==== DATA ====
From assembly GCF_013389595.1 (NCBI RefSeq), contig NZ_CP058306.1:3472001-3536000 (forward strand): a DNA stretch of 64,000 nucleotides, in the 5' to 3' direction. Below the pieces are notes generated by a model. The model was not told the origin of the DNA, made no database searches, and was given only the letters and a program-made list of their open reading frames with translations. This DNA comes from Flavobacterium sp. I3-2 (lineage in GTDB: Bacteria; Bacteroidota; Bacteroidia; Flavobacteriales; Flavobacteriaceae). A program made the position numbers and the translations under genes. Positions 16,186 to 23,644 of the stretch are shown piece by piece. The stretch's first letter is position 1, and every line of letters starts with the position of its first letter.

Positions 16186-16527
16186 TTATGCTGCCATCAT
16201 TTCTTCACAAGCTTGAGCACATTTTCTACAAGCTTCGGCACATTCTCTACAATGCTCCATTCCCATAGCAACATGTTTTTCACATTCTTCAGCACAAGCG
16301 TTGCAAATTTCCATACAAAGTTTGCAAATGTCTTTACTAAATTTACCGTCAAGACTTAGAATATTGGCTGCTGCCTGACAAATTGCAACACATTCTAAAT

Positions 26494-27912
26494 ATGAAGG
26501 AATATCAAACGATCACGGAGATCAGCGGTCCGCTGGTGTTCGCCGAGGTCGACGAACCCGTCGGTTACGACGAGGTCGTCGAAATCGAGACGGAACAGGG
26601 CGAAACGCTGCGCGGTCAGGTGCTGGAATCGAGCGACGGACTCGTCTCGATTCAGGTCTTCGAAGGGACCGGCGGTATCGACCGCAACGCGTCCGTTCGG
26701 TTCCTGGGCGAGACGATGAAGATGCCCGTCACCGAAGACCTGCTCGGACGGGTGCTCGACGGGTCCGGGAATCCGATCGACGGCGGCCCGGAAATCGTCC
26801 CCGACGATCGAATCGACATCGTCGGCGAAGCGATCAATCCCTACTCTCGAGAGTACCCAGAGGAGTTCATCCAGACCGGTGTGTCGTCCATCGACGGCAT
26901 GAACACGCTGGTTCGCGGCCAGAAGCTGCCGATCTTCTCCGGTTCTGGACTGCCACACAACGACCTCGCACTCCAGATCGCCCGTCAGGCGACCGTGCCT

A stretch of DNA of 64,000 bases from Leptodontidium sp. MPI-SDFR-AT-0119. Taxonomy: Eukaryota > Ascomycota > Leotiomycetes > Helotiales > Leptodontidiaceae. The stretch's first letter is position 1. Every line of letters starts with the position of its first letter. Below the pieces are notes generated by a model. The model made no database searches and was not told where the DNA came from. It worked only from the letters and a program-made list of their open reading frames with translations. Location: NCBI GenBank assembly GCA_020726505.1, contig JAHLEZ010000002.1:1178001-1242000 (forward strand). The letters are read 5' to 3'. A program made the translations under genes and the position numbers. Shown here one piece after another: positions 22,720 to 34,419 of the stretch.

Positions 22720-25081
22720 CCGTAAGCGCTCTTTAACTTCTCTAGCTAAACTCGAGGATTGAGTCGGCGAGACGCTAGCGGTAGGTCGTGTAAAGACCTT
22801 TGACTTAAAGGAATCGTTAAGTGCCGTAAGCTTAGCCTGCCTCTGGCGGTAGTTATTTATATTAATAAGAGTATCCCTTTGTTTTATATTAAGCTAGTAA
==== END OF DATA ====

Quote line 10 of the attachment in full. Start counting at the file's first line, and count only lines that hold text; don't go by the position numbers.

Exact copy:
26701 TTCCTGGGCGAGACGATGAAGATGCCCGTCACCGAAGACCTGCTCGGACGGGTGCTCGACGGGTCCGGGAATCCGATCGACGGCGGCCCGGAAATCGTCC